A Rant for the Holiday Season
They say writers should never apologize in advance for the words their readers are about to read. Why give someone permission to close a book, shut a laptop or put down a mobile device?
Today, however, I’m apologizing for what you’re about to read and it’s okay if you want to move on to another task. You’ve probably been meaning to clean your shower grout or organize your junk drawer.
I’m in a mood today.
I’m in a mood to be blunt.
What’s my problem, you ask? My problem is people who are so selfish and self-centered that they:
- • Don’t want you to be happy because your happiness may indicate you’re not happy with them. These are also the people who believe they know what’s best for you and who live by the credo that “we must keep up appearances at any and all costs.”
- • Commit the most stupid–and often final–acts that inflict incredible emotional pain on the people who love them. I can’t know the entire story or circumstance, but the trickle-down emotional effects on the innocent left behind after one of those stupid decisions is maddening and so very sad.
- • Can’t understand that while it’s true that blood is thicker than water, it’s also true that thickened blood clogs the heart and shuts down a person’s ability to fully live. These people are usually the family members we don’t choose and, like the first group above, assume your values are defective or wrong simply because they are different.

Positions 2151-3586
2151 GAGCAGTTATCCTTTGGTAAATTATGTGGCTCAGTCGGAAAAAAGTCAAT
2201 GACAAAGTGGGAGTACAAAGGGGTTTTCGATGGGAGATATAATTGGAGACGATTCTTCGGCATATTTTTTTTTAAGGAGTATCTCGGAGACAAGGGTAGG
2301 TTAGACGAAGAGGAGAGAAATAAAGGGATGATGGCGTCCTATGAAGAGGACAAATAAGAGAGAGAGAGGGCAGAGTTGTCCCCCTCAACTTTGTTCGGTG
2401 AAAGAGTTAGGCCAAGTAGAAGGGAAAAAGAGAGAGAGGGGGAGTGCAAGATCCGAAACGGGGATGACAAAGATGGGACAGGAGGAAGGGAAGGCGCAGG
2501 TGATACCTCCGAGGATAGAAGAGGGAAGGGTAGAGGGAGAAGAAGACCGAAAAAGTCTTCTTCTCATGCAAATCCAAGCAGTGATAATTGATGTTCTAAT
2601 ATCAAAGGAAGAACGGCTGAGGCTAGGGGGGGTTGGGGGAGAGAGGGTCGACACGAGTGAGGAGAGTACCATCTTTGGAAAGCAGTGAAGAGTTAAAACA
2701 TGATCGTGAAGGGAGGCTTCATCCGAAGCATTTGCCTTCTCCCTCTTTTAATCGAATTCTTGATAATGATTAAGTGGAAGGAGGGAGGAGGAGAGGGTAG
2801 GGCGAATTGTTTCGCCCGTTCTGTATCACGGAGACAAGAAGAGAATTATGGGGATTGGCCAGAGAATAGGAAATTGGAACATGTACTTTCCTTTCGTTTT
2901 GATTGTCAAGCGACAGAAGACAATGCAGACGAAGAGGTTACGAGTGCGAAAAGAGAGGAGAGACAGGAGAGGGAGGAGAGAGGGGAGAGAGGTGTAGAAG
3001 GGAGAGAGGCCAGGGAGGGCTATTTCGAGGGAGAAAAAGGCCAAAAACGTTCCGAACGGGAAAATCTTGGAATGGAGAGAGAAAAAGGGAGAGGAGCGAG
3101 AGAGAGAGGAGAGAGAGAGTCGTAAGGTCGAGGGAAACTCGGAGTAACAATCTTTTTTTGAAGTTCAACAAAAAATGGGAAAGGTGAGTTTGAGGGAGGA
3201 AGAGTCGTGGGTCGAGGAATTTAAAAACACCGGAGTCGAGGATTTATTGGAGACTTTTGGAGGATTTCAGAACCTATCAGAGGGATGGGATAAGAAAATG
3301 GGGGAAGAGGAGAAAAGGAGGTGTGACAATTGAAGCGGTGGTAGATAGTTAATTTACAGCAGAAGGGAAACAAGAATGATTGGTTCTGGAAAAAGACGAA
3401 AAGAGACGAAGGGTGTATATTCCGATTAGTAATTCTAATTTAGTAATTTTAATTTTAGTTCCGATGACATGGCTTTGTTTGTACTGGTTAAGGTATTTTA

- • Refuse to understand, or worse, deny that addiction is a disease. People in this category tend to stigmatize those of us with alcoholism or drug addiction as people who could just stop drinking or using drugs if we really wanted to. Often they have trouble supporting our recovery because we make them uncomfortable. They just don’t get that we’ve found a profoundly different way to live in recovery that helps us become genuine and unconditionally loving.
Again, sorry for laying it on the line
I know, the holidays are upon us and I’m usually never this grumpy. Christmas is my favorite time of year. Unfortunately, though, the season can also be a shitty time of year, particularly for those with addiction.
Even in recovery, the holidays can be volatile. We are more susceptible to loneliness, anxiety, stress and dis-ease. There is so much pressure to be, do and act in a certain way. Every single day we’re inundated with marketing messages to buy this gadget or that do-dad.
A bunch of us also face end-of-year work challenges at the same time we’re dealing with the holidays and family situations. It can all be so exhausting.
Here’s the thing.
Might it be possible to simply accept that the month of December, for all it’s beauty and spirit, is tough? Really tough for some? Can we concede that fact?
Here’s the antidote as I see it: Pause. Just take a breath. Give somebody a break. Let it go.
Simple, but not easy, I know. But can we try? For the sake of my mood and yours, can we please try?
Photo courtesy of nacu.